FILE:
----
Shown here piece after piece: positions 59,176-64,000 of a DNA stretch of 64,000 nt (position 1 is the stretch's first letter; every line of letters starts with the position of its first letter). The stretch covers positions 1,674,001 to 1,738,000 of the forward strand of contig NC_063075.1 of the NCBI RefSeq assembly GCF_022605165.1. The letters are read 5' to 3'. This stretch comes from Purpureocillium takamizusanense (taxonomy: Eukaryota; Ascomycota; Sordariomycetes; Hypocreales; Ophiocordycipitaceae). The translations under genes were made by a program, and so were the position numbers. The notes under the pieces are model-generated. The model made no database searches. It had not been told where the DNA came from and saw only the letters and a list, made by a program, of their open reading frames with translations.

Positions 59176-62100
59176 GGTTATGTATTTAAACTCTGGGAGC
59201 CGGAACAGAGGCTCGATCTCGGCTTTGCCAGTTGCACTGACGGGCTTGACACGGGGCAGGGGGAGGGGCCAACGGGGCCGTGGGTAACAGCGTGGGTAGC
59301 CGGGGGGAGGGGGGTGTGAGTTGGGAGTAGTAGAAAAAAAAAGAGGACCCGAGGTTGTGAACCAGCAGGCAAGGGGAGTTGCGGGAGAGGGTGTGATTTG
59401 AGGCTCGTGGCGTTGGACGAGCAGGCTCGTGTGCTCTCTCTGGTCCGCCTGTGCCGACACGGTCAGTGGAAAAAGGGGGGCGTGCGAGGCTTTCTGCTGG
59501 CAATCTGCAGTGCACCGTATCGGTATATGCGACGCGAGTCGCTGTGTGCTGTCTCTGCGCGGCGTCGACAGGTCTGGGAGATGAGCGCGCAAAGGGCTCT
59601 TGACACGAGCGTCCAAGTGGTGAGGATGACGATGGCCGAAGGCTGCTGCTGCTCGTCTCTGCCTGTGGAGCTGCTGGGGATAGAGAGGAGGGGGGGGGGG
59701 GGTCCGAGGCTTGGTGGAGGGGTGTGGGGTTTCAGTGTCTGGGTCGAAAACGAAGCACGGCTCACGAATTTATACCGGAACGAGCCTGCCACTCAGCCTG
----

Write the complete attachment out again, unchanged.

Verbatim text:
Shown here piece after piece: positions 59,176-64,000 of a DNA stretch of 64,000 nt (position 1 is the stretch's first letter; every line of letters starts with the position of its first letter). The stretch covers positions 1,674,001 to 1,738,000 of the forward strand of contig NC_063075.1 of the NCBI RefSeq assembly GCF_022605165.1. The letters are read 5' to 3'. This stretch comes from Purpureocillium takamizusanense (taxonomy: Eukaryota; Ascomycota; Sordariomycetes; Hypocreales; Ophiocordycipitaceae). The translations under genes were made by a program, and so were the position numbers. The notes under the pieces are model-generated. The model made no database searches. It had not been told where the DNA came from and saw only the letters and a list, made by a program, of their open reading frames with translations.

Positions 59176-62100
59176 GGTTATGTATTTAAACTCTGGGAGC
59201 CGGAACAGAGGCTCGATCTCGGCTTTGCCAGTTGCACTGACGGGCTTGACACGGGGCAGGGGGAGGGGCCAACGGGGCCGTGGGTAACAGCGTGGGTAGC
59301 CGGGGGGAGGGGGGTGTGAGTTGGGAGTAGTAGAAAAAAAAAGAGGACCCGAGGTTGTGAACCAGCAGGCAAGGGGAGTTGCGGGAGAGGGTGTGATTTG
59401 AGGCTCGTGGCGTTGGACGAGCAGGCTCGTGTGCTCTCTCTGGTCCGCCTGTGCCGACACGGTCAGTGGAAAAAGGGGGGCGTGCGAGGCTTTCTGCTGG
59501 CAATCTGCAGTGCACCGTATCGGTATATGCGACGCGAGTCGCTGTGTGCTGTCTCTGCGCGGCGTCGACAGGTCTGGGAGATGAGCGCGCAAAGGGCTCT
59601 TGACACGAGCGTCCAAGTGGTGAGGATGACGATGGCCGAAGGCTGCTGCTGCTCGTCTCTGCCTGTGGAGCTGCTGGGGATAGAGAGGAGGGGGGGGGGG
59701 GGTCCGAGGCTTGGTGGAGGGGTGTGGGGTTTCAGTGTCTGGGTCGAAAACGAAGCACGGCTCACGAATTTATACCGGAACGAGCCTGCCACTCAGCCTG